Youth placed in juvenile justice institutions face a fundamental obstacle in their career pathway: They have been removed from their communities and lack access to the full array of educational and job opportunities available to their peers. Accordingly, the best long-term solution to the many barriers to career success “disconnected” youth face is to keep them out of the juvenile justice system entirely — and, in particular, out of juvenile detention and correctional institutions.
It’s not every day that people working on health collaborate closely with people who think about how to reform the juvenile justice system. I was recently part of a research project that did just that.
I openly admit that transitioning from avoiding the trauma issue to becoming a trauma-informed and responsive organization wasn’t easy, but the value of that transformation is facilitating better outcomes for the children we serve. If we as service providers don’t take the trauma issue straight on, we are doing the children who are counting on us for help a disservice.
Although it’s too soon to tell if integrating trauma-informed and resilience-building practices based on adverse childhood experiences (ACEs) sciences is making a difference for the teens living at Home on the Range, a residential treatment center in Sentinel Butte, North Dakota, it’s made a huge difference for the people who work there.
It is essential that trauma-informed reforms go beyond simply acknowledging that many justice-involved youth have been traumatized, and provide practical skills that adults and youths together can use.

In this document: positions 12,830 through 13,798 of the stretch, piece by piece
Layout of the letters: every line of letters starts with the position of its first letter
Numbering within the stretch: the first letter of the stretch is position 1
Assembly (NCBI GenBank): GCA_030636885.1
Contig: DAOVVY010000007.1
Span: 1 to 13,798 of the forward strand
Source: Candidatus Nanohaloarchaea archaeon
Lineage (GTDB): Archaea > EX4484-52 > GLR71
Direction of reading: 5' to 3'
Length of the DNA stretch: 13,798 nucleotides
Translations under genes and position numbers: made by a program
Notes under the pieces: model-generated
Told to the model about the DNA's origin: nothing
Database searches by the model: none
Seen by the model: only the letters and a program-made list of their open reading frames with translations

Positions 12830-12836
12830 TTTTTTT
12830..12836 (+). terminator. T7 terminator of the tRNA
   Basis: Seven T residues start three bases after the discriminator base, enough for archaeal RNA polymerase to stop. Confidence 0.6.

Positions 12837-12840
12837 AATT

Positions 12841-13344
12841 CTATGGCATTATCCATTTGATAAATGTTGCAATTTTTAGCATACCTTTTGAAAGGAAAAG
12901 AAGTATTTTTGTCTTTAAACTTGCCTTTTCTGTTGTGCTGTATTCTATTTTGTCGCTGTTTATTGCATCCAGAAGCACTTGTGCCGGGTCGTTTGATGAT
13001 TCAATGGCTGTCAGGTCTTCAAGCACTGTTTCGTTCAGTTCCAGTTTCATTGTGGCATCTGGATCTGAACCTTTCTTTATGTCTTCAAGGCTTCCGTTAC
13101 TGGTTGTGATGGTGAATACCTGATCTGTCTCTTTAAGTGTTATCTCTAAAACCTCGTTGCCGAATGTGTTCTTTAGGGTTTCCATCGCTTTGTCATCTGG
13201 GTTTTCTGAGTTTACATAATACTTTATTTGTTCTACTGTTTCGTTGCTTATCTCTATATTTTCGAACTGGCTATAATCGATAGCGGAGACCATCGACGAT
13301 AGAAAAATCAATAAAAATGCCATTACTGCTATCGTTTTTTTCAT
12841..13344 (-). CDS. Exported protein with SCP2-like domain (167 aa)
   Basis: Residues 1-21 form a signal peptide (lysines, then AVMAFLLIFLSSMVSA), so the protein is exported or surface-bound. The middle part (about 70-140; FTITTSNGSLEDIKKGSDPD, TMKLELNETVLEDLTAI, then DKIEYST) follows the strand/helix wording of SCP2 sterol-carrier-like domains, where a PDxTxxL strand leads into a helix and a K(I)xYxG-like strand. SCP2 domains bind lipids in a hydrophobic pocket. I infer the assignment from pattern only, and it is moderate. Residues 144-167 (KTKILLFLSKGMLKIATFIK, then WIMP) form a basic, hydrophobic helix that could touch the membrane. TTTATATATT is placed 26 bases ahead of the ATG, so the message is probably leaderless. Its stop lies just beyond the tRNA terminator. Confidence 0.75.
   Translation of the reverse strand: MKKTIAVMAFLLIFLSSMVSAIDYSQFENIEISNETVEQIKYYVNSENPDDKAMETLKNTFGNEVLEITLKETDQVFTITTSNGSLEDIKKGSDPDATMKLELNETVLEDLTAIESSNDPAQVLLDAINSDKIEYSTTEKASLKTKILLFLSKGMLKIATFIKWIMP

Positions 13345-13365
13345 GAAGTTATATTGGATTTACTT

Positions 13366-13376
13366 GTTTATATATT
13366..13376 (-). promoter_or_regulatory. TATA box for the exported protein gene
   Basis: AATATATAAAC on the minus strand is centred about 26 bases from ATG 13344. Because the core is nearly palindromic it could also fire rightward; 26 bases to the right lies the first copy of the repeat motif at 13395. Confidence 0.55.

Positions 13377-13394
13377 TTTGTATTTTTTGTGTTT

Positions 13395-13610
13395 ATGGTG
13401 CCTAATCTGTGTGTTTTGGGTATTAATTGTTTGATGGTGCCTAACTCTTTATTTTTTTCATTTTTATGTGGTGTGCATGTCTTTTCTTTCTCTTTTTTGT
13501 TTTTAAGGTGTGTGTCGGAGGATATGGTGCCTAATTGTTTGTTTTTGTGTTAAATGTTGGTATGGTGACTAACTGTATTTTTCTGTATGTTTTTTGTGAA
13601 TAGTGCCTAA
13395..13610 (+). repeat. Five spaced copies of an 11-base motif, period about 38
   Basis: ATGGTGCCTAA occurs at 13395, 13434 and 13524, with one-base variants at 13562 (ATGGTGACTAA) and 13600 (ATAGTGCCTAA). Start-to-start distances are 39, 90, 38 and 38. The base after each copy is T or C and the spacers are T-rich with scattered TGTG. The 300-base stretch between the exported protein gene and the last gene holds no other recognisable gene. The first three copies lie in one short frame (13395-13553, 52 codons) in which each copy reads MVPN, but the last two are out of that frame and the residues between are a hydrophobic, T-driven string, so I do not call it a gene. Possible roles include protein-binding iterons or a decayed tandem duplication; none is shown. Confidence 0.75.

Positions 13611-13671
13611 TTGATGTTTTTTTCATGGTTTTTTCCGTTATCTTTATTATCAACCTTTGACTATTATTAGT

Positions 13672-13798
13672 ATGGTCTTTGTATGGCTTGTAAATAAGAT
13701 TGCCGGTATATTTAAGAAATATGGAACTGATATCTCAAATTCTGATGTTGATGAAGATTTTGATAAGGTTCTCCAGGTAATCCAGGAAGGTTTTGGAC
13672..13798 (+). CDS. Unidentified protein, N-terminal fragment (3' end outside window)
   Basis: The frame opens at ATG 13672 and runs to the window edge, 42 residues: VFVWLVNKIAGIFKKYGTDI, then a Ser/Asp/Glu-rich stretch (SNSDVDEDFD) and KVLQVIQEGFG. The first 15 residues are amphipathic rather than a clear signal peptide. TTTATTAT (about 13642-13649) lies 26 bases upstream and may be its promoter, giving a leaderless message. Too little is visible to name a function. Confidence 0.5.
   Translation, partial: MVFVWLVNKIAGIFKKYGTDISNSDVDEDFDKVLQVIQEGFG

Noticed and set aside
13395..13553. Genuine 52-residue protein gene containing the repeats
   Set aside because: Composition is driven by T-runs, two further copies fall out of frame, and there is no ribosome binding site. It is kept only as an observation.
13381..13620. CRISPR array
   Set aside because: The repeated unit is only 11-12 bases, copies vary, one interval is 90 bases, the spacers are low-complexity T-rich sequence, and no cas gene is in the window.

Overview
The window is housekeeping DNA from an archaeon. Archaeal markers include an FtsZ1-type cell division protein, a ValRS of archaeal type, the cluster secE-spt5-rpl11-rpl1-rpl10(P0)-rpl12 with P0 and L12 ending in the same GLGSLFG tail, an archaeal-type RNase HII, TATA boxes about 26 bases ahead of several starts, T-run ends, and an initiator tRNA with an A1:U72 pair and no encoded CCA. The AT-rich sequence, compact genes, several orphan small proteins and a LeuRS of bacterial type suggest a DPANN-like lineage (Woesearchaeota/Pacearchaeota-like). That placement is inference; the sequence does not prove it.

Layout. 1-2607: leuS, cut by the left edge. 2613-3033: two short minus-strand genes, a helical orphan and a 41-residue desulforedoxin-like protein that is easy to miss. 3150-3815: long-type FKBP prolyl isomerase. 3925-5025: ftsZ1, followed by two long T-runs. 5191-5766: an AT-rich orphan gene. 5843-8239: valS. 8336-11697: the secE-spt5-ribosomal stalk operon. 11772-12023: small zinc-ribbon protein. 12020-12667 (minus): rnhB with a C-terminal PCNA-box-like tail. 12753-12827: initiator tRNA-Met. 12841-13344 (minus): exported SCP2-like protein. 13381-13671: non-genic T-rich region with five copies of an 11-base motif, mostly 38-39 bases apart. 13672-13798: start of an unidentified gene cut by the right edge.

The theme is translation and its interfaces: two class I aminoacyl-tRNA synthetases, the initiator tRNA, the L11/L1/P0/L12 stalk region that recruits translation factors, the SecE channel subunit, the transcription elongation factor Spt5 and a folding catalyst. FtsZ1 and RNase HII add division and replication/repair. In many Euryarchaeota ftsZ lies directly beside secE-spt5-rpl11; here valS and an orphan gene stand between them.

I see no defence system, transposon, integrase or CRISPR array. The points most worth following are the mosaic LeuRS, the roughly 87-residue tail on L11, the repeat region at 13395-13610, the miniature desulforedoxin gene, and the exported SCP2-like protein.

Girls’ involvement in the juvenile justice system is growing disproportionately at a time when arrest rates for boys are declining. And yet, girls’ behavior has not changed; rather, our response to their behavior has changed. This is especially true for girls in the child welfare system.
Delinquent behavior is far more likely in a youth who has experienced trauma. This is not an excuse from good behavior, but a likely cause that must be addressed for the youth to move forward in a noncriminal life.
Solitary confinement is a practice that has been used in the U.S. prison system since 1829. It is based on a Quaker belief that prisoners isolated in stone cells with only a Bible use the time to repent, pray and find introspection.
Research over the past several decades has established that youth exposure to violence is a widespread and significant problem. This is particularly true for youth involved in the juvenile justice system, as research has shown that up to 90 percent of these youth have histories of violence exposure, with many reporting multiple serious incidents.